January 6, 2021
Some days it can feel like the robots are taking over. Automation touches nearly every aspect of our daily life: Homes, cars and even our bank accounts often come with automated features designed to help make our lives a little easier.
Automation has also made the leap to the investment world. Robo-advisors, or automated investment platforms, first marched onto the scene in 2008 and have grown in popularity. Many investors, both newbies and experts, have turned to robo-advisors to help manage their investments.
That’s because on top of their typical lower fees, robo-advisors can be a huge time-saver for investors. You don’t have to carve out a chunk of time to do research on which individual assets to hold, buy or sell. Based on the information you plug in when you open the account, robo-advisors can recommend an investment portfolio that fits your needs. And they’ll help you manage it over time, too.
As robo-advisors continue to grow in popularity, it’s important to understand how they work. In this article, we’ll pull back the curtain (or should we say, panel?) and take a closer look at these digital investment platforms.
If you’ve ever shopped for a robo-advisor, you’ve probably come across products that market themselves as “robo-investing,” “digital advisors” or “smart portfolios.” The names may differ, but the idea behind them is generally the same.
Robo-advisors are digital platforms that provide various automated investment services based on your personal goals and preferences. Instead of relying on human advisors to make every little decision or recommendation, robo-advisors use algorithms for portfolio selection and management.
Let’s say you’re interested in building up a nest egg for retirement. A robo-advisor program may ask you a few questions about when you’re planning to retire, how much you want to save, and your risk tolerance. Based on your answers, the program will recommend a portfolio that can help you achieve your investment goal.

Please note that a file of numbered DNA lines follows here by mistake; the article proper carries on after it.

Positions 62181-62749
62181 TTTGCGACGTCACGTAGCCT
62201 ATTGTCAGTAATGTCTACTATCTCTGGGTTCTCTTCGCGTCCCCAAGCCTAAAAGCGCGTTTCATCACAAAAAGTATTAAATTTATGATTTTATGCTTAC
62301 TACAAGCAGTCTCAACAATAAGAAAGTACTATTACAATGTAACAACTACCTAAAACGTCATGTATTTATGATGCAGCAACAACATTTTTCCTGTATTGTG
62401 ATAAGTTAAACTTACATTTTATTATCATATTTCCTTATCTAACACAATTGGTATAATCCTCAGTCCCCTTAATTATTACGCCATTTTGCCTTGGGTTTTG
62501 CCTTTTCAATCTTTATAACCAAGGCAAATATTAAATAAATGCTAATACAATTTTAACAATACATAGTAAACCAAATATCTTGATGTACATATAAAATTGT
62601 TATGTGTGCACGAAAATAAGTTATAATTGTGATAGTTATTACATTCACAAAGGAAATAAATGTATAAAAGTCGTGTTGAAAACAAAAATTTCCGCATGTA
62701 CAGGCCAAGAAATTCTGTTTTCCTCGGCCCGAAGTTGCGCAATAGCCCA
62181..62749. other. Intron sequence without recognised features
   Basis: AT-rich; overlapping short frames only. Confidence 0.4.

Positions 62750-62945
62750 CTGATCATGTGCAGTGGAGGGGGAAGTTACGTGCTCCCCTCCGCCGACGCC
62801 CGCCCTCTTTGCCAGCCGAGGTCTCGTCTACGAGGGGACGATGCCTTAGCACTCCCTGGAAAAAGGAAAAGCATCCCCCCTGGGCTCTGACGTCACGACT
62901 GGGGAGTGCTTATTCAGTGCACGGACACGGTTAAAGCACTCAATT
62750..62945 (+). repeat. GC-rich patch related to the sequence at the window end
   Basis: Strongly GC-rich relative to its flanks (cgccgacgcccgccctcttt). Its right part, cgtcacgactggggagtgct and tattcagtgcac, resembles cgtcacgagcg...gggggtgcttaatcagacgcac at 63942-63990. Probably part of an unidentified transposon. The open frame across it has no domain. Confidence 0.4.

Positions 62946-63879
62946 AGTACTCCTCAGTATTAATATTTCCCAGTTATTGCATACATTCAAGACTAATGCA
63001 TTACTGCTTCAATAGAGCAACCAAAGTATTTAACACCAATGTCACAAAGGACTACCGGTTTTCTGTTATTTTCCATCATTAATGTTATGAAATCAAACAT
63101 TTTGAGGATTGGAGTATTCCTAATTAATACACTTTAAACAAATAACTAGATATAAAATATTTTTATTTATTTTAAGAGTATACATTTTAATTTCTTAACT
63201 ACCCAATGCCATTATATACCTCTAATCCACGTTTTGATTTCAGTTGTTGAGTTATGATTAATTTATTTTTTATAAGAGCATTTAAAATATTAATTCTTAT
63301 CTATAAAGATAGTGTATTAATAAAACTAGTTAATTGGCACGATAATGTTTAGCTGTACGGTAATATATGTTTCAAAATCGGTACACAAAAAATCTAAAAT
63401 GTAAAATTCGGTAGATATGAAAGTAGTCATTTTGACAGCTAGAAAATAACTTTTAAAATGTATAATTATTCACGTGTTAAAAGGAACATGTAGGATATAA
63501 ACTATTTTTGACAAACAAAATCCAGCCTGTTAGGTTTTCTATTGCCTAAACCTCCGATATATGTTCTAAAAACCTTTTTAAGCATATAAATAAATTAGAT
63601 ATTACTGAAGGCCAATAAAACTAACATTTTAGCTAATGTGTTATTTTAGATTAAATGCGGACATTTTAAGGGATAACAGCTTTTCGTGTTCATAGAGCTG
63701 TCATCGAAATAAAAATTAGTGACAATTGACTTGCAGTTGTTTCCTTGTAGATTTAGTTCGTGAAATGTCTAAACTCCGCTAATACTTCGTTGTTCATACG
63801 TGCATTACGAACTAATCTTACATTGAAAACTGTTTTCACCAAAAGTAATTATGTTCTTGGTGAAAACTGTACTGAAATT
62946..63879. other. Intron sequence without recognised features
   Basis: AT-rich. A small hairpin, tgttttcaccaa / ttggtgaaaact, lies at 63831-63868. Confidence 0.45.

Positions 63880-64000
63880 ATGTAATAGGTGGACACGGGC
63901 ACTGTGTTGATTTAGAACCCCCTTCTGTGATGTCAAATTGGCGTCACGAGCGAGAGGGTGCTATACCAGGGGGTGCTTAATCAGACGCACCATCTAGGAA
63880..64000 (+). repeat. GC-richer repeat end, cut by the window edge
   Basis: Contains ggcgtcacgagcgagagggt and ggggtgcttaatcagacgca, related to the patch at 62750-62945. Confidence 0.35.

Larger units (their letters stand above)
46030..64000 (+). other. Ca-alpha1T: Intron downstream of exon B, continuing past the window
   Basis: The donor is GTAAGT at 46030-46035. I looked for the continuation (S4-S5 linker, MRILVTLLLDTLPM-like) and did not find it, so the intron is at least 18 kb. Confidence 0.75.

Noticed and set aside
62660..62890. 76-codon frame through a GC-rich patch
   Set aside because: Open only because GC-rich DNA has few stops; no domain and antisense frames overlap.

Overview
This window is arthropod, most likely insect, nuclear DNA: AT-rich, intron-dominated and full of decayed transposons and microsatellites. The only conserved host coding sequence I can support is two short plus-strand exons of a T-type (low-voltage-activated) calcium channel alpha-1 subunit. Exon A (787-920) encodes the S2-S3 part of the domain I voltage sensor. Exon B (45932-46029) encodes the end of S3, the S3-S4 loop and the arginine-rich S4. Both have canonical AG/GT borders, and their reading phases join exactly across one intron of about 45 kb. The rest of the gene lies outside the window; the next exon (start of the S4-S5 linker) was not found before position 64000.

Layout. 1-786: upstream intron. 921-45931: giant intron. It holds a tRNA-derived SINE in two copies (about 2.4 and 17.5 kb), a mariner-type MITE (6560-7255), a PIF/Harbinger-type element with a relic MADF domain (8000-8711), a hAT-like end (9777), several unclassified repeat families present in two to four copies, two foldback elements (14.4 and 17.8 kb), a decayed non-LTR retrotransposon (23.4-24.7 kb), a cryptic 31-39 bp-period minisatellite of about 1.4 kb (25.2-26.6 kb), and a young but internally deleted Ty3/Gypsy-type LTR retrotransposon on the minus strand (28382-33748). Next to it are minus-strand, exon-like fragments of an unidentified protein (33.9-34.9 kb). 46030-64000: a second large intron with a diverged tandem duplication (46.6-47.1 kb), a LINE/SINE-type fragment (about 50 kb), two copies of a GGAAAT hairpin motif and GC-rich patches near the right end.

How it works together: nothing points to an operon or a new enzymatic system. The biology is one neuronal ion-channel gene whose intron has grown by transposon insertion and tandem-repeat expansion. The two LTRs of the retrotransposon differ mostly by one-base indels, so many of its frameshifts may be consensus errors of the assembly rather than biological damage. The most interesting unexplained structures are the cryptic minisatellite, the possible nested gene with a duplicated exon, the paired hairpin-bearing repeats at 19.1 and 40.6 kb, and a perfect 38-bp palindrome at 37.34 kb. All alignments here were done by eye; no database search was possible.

Each robo-advisory provider has their own philosophy and approach when it comes to automated investing, which can impact their recommendations and offerings. That being said, no matter which firm you go with, here’s what you can generally expect when opening an investment account. (Note: It’s a good idea to check specific terms and conditions before choosing a robo advisor.)
First, the robo-advisory platform or app will usually walk you through a series of questions about you and your financial situation. For example, what are your spending habits, what are your investing objectives? Your answers can help the robo-advisor better understand your investment needs, time horizon, goals and appetite for risk.
Next, the robo-advisor uses the information you provided to recommend a particular portfolio of investments.
When you’re all set up, the robo-advisor can help monitor the markets and make adjustments to your account as needed to help ensure your allocations stay in line with your goals and risk preferences.
Want to open up an account without having to talk to an actual person? (We see you, introverts.)
With robo-advisors, you don’t have to wait to talk to a financial advisor to open an account, withdraw funds or update your portfolio. Many account services are just a few clicks away, and you can access your account online 24/7.
Lower opening deposit requirements are another common feature of robo-advisors. On top of this, you can generally expect lower fees, too, (compared to traditional advisory services) due to the digital nature of robo-investing.
For instance, rather than relying on financial advisors for day-to-day portfolio management, robo-advisory platforms use algorithms (more on this later) to automate many investing activities. Generally speaking, the fewer people you have actively managing your account means lower costs.
While robo-advisors could save you time and money, keep in mind that your investment choices may be limited when compared to a traditional advisory service. You usually can’t handpick individual stocks, bonds or funds.
Many robo-advisors focus on passive investing to help you build wealth over time. They typically invest in low-cost ETFs or index funds that track major indices like the S&P 500.
The robo platform automatically recommends a portfolio of funds for you based on the investment goals, time horizon and risk tolerance you provide. The funds/ETFs in these portfolios are usually pre-selected by a team of investment advisors.